host nation, that manager should not either

          Utilitarian And Kantian Ethics

Utilitarian approaches to ethics hold that the moral worth
of actions or practices is determined by their consequences
Actions are desirable if they lead to the best possible
balance of good consequences over bad consequences
Problems with utilitarianism include measuring the
benefits, costs, and risks of an action, and the fact that the
approach fails to consider justice
Kantian ethics are based on the philosophy of Immanuel
Kant who argued that people should be treated as ends
and never purely as means to the ends of others

                   Rights Theories

Rights theories recognize that human beings have
fundamental rights and privileges which transcend national
boundaries and cultures
Rights theories establish a minimum level of morally
acceptable behavior
Moral theorists argue that fundamental human rights form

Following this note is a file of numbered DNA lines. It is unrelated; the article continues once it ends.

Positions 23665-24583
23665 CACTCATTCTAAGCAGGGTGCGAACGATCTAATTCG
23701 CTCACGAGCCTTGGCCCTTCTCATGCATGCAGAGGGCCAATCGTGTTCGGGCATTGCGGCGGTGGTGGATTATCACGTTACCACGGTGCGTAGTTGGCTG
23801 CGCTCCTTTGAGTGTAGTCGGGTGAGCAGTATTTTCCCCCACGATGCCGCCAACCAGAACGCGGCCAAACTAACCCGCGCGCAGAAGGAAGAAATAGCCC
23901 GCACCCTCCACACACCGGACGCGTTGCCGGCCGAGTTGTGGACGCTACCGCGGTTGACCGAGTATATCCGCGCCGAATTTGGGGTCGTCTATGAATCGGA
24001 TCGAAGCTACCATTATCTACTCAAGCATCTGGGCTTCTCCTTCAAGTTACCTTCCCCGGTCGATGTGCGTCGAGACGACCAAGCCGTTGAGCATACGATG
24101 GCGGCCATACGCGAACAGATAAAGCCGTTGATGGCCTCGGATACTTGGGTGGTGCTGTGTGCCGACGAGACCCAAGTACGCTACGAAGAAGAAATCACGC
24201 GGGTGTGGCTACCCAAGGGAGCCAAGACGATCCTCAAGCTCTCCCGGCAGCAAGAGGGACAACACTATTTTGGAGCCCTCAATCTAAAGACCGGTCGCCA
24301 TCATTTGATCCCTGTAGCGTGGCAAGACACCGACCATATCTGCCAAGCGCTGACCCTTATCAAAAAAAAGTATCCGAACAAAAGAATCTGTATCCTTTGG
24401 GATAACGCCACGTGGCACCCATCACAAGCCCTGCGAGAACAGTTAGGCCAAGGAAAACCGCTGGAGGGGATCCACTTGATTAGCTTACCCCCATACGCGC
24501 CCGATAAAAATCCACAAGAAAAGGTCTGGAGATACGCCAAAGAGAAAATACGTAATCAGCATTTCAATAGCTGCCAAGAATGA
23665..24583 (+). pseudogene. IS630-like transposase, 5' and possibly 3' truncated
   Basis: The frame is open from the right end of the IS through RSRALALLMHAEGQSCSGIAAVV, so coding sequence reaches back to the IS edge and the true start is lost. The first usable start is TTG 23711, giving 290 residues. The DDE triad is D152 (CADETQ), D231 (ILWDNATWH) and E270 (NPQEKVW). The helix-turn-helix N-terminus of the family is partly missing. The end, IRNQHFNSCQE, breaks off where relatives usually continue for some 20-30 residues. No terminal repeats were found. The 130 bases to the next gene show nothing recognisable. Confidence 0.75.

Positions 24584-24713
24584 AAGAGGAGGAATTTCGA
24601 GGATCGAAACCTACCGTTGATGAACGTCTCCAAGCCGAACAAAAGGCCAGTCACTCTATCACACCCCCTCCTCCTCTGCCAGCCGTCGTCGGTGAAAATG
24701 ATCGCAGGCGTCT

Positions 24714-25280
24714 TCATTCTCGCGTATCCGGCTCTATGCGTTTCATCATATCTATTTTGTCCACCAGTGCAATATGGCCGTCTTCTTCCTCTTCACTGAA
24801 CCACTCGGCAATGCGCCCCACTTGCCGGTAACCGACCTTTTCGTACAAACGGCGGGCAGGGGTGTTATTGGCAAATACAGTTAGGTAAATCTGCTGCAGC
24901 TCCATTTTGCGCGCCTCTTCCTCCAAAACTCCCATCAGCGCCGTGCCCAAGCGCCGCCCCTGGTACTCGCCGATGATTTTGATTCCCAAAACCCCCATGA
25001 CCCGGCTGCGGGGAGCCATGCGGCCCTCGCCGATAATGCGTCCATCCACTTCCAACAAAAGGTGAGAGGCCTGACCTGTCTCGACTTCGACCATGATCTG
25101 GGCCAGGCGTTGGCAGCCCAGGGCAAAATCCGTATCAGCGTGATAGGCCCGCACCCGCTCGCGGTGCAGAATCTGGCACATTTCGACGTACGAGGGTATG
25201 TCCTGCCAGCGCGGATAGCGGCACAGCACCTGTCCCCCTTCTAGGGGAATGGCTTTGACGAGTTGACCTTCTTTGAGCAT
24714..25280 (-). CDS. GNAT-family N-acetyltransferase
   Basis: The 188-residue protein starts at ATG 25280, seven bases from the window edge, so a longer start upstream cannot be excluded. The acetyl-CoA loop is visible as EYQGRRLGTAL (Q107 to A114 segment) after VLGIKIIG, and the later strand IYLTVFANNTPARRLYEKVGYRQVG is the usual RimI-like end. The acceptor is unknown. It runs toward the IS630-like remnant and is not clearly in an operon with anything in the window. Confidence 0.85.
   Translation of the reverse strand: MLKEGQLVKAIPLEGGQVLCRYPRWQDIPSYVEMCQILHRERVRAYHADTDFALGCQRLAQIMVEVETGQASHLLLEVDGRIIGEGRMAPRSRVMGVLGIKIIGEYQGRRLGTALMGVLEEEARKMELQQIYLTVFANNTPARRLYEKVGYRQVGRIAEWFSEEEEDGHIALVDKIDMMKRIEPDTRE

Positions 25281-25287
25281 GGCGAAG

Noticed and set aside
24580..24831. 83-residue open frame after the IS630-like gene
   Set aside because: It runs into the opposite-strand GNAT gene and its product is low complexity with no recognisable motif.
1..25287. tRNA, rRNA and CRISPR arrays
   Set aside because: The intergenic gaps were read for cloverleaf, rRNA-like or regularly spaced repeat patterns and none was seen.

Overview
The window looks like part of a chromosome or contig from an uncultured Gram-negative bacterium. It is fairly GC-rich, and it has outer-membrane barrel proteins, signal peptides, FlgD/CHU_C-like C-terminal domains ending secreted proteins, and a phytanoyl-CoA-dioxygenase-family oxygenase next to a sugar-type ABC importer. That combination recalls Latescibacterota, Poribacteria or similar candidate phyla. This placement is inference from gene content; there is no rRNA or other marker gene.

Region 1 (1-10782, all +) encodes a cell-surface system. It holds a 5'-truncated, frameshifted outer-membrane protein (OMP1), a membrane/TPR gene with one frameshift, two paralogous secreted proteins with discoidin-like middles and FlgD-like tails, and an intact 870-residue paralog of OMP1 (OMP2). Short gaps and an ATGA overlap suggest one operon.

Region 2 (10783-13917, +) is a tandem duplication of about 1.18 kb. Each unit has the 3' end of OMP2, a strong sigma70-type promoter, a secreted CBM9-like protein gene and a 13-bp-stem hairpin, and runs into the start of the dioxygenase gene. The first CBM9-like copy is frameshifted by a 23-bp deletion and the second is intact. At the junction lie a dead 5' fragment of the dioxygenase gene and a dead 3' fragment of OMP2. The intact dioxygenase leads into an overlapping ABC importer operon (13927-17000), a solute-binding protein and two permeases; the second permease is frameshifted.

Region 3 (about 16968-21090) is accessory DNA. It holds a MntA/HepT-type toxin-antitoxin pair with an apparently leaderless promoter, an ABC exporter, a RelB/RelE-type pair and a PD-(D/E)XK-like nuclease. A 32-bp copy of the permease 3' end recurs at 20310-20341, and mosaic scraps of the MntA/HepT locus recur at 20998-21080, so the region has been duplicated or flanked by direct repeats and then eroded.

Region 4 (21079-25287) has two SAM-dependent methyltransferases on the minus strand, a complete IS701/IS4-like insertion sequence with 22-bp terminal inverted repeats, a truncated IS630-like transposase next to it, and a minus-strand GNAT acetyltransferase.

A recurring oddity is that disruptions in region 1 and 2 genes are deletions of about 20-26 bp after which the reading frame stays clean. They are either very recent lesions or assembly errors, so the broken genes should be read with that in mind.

the basis for the moral compass that managers should
navigate by when making decisions which have an ethical

                   Rights Theories

The Universal Declaration of Human Rights specifies the
basic principles that should always be adhered to
irrespective of the culture in which one is doing business
The declaration was prompted by the idea that some
fundamental rights transcend national borders and cultures

                    Justice Theories

Justice theories focus on the attainment of a just
distribution of economic goods and services
 A just distribution is one that is considered fair and
One theory of justice that is particularly important was
proposed by John Rawls who argued that all economic
goods and services should be distributed equally except
when an unequal distribution would work to everyone’s

                    Justice Theories

According to Rawls, impartiality is guaranteed by the veil
of ignorance (everyone is imagined to be ignorant of all his
or her particular characteristics)

When these conditions exist:
each person is permitted the maximum amount of basic
liberty compatible with a similar liberty for others